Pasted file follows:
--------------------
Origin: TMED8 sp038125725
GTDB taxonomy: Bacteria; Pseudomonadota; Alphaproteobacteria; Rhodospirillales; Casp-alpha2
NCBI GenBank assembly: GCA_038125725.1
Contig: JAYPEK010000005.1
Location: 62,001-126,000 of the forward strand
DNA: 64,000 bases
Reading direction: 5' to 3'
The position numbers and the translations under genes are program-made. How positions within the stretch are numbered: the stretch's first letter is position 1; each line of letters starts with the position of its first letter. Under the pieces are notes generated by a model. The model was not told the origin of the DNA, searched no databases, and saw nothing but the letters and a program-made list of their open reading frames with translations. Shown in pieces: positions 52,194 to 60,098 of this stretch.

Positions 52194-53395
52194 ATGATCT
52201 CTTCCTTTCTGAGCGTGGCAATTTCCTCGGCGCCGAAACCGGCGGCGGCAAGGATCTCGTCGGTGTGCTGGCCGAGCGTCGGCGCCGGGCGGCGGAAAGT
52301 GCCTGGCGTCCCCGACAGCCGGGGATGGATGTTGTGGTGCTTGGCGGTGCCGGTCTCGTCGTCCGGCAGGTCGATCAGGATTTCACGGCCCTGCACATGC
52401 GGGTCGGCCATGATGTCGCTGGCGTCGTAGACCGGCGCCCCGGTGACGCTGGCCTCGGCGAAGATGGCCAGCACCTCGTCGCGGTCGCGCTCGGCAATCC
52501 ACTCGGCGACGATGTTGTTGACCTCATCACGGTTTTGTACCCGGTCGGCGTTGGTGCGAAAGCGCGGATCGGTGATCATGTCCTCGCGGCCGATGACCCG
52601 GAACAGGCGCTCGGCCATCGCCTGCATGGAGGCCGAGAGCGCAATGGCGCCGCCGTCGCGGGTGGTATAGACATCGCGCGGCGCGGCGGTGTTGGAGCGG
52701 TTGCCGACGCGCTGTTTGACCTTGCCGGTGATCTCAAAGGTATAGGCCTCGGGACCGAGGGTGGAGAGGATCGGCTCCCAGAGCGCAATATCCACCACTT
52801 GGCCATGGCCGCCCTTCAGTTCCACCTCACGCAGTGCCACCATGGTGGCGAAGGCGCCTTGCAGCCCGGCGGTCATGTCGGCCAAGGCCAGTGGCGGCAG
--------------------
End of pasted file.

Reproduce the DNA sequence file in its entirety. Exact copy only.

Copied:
Origin: TMED8 sp038125725
GTDB taxonomy: Bacteria; Pseudomonadota; Alphaproteobacteria; Rhodospirillales; Casp-alpha2
NCBI GenBank assembly: GCA_038125725.1
Contig: JAYPEK010000005.1
Location: 62,001-126,000 of the forward strand
DNA: 64,000 bases
Reading direction: 5' to 3'
The position numbers and the translations under genes are program-made. How positions within the stretch are numbered: the stretch's first letter is position 1; each line of letters starts with the position of its first letter. Under the pieces are notes generated by a model. The model was not told the origin of the DNA, searched no databases, and saw nothing but the letters and a program-made list of their open reading frames with translations. Shown in pieces: positions 52,194 to 60,098 of this stretch.

Positions 52194-53395
52194 ATGATCT
52201 CTTCCTTTCTGAGCGTGGCAATTTCCTCGGCGCCGAAACCGGCGGCGGCAAGGATCTCGTCGGTGTGCTGGCCGAGCGTCGGCGCCGGGCGGCGGAAAGT
52301 GCCTGGCGTCCCCGACAGCCGGGGATGGATGTTGTGGTGCTTGGCGGTGCCGGTCTCGTCGTCCGGCAGGTCGATCAGGATTTCACGGCCCTGCACATGC
52401 GGGTCGGCCATGATGTCGCTGGCGTCGTAGACCGGCGCCCCGGTGACGCTGGCCTCGGCGAAGATGGCCAGCACCTCGTCGCGGTCGCGCTCGGCAATCC
52501 ACTCGGCGACGATGTTGTTGACCTCATCACGGTTTTGTACCCGGTCGGCGTTGGTGCGAAAGCGCGGATCGGTGATCATGTCCTCGCGGCCGATGACCCG
52601 GAACAGGCGCTCGGCCATCGCCTGCATGGAGGCCGAGAGCGCAATGGCGCCGCCGTCGCGGGTGGTATAGACATCGCGCGGCGCGGCGGTGTTGGAGCGG
52701 TTGCCGACGCGCTGTTTGACCTTGCCGGTGATCTCAAAGGTATAGGCCTCGGGACCGAGGGTGGAGAGGATCGGCTCCCAGAGCGCAATATCCACCACTT
52801 GGCCATGGCCGCCCTTCAGTTCCACCTCACGCAGTGCCACCATGGTGGCGAAGGCGCCTTGCAGCCCGGCGGTCATGTCGGCCAAGGCCAGTGGCGGCAG